Lee Silver: I would say that trans-humanism, if it’s a religion it has no relationship to the real world right now. The religion is based on speculating that human beings can become post-human beings. I find it to be a very strange group of people because I don’t think – I talk about this a lot—this is going to happen that people are going to evolve during my lifetime. It doesn’t matter what I say, [one] hundred years from now, people are going to be talking and they’ll have their own decisions to make. I’m sure what trans-humanists want. To me it’s more of a science-fiction cult than anything else. Now how does that differ from the Mother Nature cult? The difference is that trans-humanists can be ignored, and it has no affect on the world, whereas the Mother Nature cult does have an affect on the world. They have a huge affect. They have prevented Europe from bringing in genetically modified foods that would help Europeans eat for less money. Now, the Europeans are rich, so they can spend more money for their food and still be satisfied, but then the Europeans will go to sub-Saharan Africa and tell the sub-Saharan Africans not to allow the United States to send grain, even though their people are starving in sub-Saharan Africa. You don’t want to take American grain because American grain is genetically modified. In my mind, anybody who says that is religious because essentially they are sacrificing individual human beings for the good of some greater ideology.
Question: Why do you think Eastern religions are more amenable to biotech?
Lee Silver: The difference between Eastern and Western religions is far, far greater than the difference between Christianity, Judaism, and Islam. Those three religions all come out of the same background, Bible, if you will, even though people in those areas are at each other’s throats. In the East, there are many different religions and what you can say about them is that, unlike the West, they don’t have a single God who is in charge. Either they have many gods, or they have no gods. It's never one, zero or many. There isn't a single God to please. The gods are actually fighting with each other in the Hindu religion. That's the first point. The second point is, they have a notion of life based on karma, or they believe there is no soul, and so it's one extreme or the other. Karma means that you're reincarnated based on what you do yourself. You're not listening to anybody else. You follow what is right for you and you don't have to obey these bigger rules. Also, there isn't this future Jerusalem in the sky, which is where Western religions come from. You better follow the rules and that's the naked sheep to the future Jerusalem. I think that also affects the post-Christians, or the nonreligious people. They think [if] you don't follow the rules the world is going to give up on us. It just doesn't happen in the East. In the East, there are different gods. In the East, they are not worried about this; there is no defined future. They don’t have the same hang-ups that people in the West have, and since they don’t have those hang-ups, they don’t’ have the same fears, if they’re educated. I spent a lot of time talking to people in Southeast Asia, and Asia. If anything, they are too lax in their regulations. They are willing to manipulate food for their sustenance, for the betterment of themselves and their society.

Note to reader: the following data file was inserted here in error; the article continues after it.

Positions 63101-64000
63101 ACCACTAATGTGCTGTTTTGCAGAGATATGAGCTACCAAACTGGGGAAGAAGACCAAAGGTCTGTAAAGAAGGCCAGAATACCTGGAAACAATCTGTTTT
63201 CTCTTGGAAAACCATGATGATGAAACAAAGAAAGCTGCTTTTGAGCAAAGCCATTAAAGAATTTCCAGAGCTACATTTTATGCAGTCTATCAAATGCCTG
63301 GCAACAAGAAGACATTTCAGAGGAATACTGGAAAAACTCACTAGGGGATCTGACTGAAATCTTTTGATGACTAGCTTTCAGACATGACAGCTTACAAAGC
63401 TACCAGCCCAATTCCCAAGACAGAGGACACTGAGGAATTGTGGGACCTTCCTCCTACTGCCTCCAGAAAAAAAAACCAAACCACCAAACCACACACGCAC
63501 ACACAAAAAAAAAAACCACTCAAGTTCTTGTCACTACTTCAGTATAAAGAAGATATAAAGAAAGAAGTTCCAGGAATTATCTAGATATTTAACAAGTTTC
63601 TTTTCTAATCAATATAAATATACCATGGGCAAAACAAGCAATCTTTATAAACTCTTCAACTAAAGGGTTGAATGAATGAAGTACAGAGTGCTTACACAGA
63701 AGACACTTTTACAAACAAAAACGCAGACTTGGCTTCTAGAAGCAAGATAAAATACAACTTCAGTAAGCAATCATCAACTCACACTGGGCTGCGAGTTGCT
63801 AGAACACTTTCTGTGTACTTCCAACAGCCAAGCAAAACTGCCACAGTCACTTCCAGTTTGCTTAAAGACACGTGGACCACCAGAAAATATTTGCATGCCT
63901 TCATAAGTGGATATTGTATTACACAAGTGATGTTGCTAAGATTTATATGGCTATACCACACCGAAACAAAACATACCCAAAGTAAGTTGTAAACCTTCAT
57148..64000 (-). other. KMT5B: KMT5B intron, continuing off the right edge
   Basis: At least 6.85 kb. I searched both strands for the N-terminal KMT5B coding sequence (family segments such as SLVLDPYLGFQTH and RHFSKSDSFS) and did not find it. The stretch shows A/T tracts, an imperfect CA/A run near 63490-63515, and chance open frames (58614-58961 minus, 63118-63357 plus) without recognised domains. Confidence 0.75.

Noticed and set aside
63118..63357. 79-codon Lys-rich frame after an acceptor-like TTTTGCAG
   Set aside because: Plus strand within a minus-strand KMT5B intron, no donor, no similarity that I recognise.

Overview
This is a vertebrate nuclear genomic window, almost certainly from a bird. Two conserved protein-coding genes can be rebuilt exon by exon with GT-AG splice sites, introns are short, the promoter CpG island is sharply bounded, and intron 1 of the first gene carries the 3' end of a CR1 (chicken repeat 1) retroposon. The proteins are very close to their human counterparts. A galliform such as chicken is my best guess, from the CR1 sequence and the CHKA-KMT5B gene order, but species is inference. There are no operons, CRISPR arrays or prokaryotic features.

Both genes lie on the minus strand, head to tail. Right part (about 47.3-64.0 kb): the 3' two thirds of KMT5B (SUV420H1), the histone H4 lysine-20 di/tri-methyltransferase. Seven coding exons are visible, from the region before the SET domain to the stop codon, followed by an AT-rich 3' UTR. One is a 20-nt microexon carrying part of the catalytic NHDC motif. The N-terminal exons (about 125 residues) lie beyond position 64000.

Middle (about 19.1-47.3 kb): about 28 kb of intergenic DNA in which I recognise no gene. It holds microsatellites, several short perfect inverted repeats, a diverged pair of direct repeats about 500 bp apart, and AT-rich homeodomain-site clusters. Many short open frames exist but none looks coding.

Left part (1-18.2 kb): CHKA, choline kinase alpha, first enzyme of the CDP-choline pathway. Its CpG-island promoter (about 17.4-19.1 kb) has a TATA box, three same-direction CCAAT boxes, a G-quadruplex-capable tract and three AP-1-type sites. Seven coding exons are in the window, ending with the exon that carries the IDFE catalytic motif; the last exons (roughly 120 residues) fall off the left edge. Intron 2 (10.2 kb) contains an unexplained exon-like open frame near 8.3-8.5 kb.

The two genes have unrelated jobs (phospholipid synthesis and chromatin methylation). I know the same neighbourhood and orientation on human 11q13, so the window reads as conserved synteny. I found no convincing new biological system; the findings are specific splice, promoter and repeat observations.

Recorded on: September 11, 2009